Why you should (still) be watching Cold Feet
Ivan Radford | On 12, Jan 2020Reading time: 3 mins
Cold Feet returns for Season 9 on Monday 13th January – a sentence that several years ago, you would never expect to read. But with ITV’s rebooted incarnation of its smash hit drama from the 1990s still going, we break down why you should (still) be watching.
1. Time’s gone by
“Have you lost weight?” “No. Have you got more hair?” “No.”
From Gilmore Girls and Full House to The X-Files, TV reboots and reunions are so 2010s. The prospect of Cold Feet, which first aired 20 odd years ago in 1997 (when Tony Blair won the election to become Prime Minister), coming back sounds like this reunion business has gotten out of control. But Season 6 (and Season 7) of Cold Feet turn out to be absolutely smashing. Written once again by Mike Bullen, he catches up with Adam (James Nesbitt), Pete (Robert Bathurst), Jenny (Fay Ripley), David (John Thomson) and Karen (Hermione Norris) like they’ve never been away. Except, of course, they have – and those 33 episodes and five seasons from decades past can be felt behind each gesture and glance.
2. The cast
A reunion wouldn’t work without a group of people happy to hang out with each other, and the cast ease back into their roles superbly, from Bathurst and Ripley’s married couple, still sticking it out after renewing their vows, to Norris and Thomson’s divorced partners, still stuck in each other’s lives seemingly for years to come. James Nesbitt emerges as the central figure to hold it all together, and his youthful, buoyant presence, despite his age, is perfectly pitched to balance the show’s simultaneously sad and jubilant tone.
3. The drama
Revisiting characters can lead to frustrating retreads of old plot lines, but a generation on, our characters are facing new challenges. In Season 6, Nesbitt’s Adam returns to Manchester after several years of working in Singapore – and even more years after the death of his wife, Rachel – and is assessing whether to get married once more. With that, meanwhile, comes the difficulty of reconnecting with his son – the kind of inter-generational conflict that’s now par for the course of our ensemble, who approach theirs and each other’s problems with the wariness (and possible wisdom) of life experience. By Season 8, Adam finds himself back on the singles market and, in an attempt to prove he’s still got his mojo, puts himself into a position that’s wonderfully, painfully embarrassing for his son.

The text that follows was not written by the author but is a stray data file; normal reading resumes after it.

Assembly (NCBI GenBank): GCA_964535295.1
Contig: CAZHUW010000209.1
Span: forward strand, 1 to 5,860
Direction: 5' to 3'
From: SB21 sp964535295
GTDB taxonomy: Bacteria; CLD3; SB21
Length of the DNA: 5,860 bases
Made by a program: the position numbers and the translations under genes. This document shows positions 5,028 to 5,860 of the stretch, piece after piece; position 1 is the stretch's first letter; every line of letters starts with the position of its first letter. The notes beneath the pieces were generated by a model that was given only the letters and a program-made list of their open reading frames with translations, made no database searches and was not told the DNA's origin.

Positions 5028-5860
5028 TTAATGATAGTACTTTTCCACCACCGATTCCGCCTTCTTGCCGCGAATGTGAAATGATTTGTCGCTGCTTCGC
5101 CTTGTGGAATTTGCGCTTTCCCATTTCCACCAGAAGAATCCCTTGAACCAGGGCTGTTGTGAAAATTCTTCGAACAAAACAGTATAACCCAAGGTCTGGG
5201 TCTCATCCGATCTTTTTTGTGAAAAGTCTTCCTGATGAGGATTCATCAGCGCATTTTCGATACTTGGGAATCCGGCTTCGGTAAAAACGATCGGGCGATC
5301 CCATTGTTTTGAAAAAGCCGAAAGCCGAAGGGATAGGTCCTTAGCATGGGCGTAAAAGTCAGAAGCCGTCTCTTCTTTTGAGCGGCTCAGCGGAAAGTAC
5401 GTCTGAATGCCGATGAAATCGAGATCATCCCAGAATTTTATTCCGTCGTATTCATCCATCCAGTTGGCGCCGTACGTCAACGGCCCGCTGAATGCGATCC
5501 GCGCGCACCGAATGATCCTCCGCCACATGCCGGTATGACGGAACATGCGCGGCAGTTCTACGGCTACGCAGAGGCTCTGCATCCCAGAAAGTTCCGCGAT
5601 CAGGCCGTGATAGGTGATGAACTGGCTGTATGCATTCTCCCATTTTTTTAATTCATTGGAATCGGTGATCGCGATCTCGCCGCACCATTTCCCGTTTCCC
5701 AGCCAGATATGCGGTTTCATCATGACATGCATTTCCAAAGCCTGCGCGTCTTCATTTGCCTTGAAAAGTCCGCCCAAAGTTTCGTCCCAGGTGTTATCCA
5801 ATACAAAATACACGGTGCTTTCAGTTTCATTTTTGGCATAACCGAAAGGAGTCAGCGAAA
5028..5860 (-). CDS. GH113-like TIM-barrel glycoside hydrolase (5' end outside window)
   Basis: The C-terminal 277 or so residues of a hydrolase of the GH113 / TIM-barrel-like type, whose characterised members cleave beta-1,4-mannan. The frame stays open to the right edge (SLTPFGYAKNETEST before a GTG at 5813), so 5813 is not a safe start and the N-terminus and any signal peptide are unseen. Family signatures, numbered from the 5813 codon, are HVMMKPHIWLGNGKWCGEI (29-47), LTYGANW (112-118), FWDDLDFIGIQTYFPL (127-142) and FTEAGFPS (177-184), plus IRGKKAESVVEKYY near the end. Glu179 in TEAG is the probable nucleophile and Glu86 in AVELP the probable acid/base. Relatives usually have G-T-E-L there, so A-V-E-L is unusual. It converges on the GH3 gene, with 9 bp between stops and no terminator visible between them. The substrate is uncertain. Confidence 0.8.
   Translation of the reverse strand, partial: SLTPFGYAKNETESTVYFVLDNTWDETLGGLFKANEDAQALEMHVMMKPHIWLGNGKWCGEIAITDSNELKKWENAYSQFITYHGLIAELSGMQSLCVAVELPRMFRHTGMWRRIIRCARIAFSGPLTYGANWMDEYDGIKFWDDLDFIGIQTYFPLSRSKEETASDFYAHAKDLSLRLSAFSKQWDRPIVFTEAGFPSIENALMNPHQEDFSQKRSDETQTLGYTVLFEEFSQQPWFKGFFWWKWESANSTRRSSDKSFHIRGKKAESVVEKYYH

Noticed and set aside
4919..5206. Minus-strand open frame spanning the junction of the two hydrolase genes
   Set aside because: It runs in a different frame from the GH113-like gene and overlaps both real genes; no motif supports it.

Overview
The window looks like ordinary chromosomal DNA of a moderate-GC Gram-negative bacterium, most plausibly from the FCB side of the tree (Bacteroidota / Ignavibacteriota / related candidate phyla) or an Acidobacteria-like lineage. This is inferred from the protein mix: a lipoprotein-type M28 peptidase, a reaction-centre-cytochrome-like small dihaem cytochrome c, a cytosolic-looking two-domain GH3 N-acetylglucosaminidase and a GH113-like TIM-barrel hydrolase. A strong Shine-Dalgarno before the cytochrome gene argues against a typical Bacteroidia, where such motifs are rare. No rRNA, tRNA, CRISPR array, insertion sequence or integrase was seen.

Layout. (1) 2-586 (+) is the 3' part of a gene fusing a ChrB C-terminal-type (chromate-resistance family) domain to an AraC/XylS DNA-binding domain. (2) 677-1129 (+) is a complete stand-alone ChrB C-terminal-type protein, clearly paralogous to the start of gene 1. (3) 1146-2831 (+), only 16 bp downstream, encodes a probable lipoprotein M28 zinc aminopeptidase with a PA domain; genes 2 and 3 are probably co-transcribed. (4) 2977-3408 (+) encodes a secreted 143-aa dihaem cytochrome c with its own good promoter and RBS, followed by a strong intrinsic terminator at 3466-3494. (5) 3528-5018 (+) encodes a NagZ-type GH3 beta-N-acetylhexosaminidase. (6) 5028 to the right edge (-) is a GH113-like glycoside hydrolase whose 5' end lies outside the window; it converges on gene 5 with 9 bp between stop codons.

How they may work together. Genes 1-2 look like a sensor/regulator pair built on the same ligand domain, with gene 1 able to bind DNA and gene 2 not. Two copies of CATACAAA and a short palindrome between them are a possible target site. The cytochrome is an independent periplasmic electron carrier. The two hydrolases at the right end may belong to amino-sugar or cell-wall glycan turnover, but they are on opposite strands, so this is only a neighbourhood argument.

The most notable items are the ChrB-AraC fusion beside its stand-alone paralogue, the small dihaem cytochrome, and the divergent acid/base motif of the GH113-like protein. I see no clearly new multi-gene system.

5. The laughs
Needless to say, our characters still don’t know everything about everything, and that learning curve only becomes more poignant as they age and their relationships (and baggage) become more complex. But through the drama shines the same humour that made Cold Feet a hit back in its heyday. The quartet’s chemistry is still pin-point sharp, and the witty back-and-forth dialogue that became a signature style of the programme (arguably influencing every ensemble-comedy drama since) us still as rapid and amusingly delivered as ever. One laugh-out-loud sequence opens Season 8 involving a canal and The Bee Gees – need we say more?
6. The generosity
With an ensemble made up of fully formed characters, Cold Feet’s secret is being generous with its screen-time, giving each actor a chance to explore their individual foibles and feelings. That nuanced understanding also extends to the show’s new additions in recent years, from Adam’s son, Matthew, played by Ceallach Spellman, Leanne Best as Tina, and Downton Abbey’s Siobhan Finneran as Nikki Kirkbright, a Cheshire housewife whom David takes a shine to, even with her husband, George (Robert Glenister), in the wings – prompting David, in Season 8, to grind through a telesales job to try and keep up with her. The result has an emotional heft that not only justifies getting the gang back together, but leaves you wanting more. Who says reunions are always a bad thing?
Cold Feet: Season 1 to 8 are available on BritBox as part of an £5.99 monthly subscription.